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It’s twenty degrees and my toddler Iona’s parka is so stiff she’s liable to fall, so I carry her up the steps onto the green metro bus. She squirms until I put her down, then stomps her boots and grins at her freedom while I pay the fare. She’s happy when she can get what she wants, frustrated when she can’t.
“Da-da,” she says, pointing at the metro employee, because she hasn’t yet learned words like bus driver. He’s not paying attention, so I don’t have to explain she doesn’t actually think he’s her father.
Today the only seats available are those ones in the front that face each other, made for folks who have difficulty getting around, which in a way includes us. We could just as easily have taken the sedan, but I want Iona to be around people other than just me. She needs so much affection, and I have so little to spare. Crowds fill that void and help me to lighten up, so the bus has become part of our daily routine.
We sit down and the airbrakes release. A few passengers smile. I imagine they picture a home life full of games and discoveries and tickling and laughter. They’d be right. Iona’s also a good sleeper, giving me time to think, something I used to covet.
She’s now eyeballing a young couple across from us dressed in the drab colors of winter—I say young but really they’re probably a year or two younger than me, if that. The two of them look tired but satisfied, like embers still smoking the morning after a bonfire. Then again, maybe they’re just poor sleepers. In the months before Iona was born, my wife rustled around all night. Books, television, Internet—anything to feed her obsession over not just the pregnancy, but the myriad dangers our daughter would face in the future. She was concerned for Iona while I got eight hours. These days, I’m the one up at three in the morning, trying to be interested in some magazine but really perseverating over whether three years form now the kids at school will treat Iona right. Sometimes I think the worry is my wife possessing me. In a way, it’s comforting.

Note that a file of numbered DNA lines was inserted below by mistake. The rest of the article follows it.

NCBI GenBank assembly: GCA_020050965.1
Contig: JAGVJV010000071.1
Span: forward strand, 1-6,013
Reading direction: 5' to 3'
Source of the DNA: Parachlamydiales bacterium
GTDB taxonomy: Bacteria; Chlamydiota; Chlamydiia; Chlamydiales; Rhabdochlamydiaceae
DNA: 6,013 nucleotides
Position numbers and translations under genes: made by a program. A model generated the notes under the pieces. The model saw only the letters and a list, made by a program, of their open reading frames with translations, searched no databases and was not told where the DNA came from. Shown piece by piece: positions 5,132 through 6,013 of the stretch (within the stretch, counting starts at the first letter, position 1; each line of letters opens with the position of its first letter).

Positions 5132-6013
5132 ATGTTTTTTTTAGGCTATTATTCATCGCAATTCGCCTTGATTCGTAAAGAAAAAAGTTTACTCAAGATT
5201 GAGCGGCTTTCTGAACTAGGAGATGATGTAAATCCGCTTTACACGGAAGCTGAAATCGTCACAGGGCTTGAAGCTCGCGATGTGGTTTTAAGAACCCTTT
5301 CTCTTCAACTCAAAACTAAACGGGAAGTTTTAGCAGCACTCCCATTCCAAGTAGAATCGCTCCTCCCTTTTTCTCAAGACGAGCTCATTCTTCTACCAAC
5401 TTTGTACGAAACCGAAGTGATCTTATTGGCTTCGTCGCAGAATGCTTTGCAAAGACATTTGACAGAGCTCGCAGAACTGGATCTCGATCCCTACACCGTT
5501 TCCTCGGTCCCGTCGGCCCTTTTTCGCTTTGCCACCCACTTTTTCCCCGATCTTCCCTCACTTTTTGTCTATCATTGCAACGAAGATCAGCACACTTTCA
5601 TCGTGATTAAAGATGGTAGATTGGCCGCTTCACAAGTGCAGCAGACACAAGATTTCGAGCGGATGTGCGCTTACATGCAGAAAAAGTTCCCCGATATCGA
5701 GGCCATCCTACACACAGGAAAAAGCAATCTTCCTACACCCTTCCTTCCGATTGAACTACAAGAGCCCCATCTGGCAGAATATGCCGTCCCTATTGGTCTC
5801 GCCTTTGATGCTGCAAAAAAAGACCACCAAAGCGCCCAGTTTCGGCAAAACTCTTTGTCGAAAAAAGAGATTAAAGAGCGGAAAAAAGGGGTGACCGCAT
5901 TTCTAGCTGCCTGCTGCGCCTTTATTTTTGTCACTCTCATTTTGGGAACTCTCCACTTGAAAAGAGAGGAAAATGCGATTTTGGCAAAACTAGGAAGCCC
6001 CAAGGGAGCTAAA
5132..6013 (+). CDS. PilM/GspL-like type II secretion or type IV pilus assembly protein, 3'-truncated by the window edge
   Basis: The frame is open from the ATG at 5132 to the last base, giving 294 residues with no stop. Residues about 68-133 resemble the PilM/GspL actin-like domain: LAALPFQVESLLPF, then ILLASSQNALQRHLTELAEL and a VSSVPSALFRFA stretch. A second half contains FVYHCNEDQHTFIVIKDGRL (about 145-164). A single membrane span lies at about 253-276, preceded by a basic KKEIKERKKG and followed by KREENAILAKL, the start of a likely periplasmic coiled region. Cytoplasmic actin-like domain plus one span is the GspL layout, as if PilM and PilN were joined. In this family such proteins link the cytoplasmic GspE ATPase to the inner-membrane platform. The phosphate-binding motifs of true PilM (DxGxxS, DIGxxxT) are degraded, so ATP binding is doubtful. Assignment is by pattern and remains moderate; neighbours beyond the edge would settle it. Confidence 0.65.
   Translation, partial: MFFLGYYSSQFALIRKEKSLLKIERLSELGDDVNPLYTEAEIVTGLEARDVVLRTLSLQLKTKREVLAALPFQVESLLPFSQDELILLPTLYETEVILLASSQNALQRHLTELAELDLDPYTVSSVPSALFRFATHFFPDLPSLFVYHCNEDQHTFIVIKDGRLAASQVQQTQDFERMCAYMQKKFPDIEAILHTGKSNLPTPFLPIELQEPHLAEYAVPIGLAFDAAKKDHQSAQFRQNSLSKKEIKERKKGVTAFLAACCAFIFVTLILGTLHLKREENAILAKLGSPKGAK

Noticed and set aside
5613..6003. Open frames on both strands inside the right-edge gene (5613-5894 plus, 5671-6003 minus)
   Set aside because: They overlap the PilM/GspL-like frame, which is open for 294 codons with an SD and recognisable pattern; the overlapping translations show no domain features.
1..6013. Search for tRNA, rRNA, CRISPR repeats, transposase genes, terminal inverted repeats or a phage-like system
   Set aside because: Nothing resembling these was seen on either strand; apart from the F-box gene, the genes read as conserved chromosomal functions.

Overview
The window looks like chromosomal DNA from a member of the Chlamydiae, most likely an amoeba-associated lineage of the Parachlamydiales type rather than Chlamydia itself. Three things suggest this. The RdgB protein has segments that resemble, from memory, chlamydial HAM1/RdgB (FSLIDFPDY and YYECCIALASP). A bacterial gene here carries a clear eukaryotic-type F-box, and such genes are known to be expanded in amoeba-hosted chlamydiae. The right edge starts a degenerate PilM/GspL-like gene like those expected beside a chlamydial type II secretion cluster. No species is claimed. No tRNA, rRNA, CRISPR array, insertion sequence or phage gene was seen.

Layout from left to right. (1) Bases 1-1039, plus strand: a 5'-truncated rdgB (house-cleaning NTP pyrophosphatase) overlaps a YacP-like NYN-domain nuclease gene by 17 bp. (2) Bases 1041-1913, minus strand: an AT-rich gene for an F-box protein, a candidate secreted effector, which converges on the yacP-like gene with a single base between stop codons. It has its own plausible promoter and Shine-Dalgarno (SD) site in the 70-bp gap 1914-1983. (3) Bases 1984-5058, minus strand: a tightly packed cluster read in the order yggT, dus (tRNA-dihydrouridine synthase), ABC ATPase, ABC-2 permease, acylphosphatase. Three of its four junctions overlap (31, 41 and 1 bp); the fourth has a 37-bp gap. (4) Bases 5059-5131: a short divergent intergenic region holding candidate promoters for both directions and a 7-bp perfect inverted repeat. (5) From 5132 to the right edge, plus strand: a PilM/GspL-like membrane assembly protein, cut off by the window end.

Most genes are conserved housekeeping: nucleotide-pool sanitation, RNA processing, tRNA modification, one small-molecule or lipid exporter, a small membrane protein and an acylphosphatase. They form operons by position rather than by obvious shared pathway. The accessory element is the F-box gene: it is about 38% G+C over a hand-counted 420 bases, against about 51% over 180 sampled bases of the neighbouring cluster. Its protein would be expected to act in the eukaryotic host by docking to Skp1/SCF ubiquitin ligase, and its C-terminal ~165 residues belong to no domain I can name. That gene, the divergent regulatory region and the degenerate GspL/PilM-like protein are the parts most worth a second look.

Iona points at the woman across from us and asks, “Ma-ma?”
The couple laughs, embarrassed.
I say, “Don’t worry, she calls all women mama,” not realizing until after that I should have added that in a week she’ll know more words. But they’re already whispering and it doesn’t take much to guess all their guesses. I smile, tussle Iona’s hair, and pretend to be oblivious.
Ross McMeekin’s fiction appears in Shenandoah, PANK, Passages North, Green Mountains Review, and elsewhere. He’s the recipient of a 2013-14 Made at Hugo House Fellowship and lives in Seattle.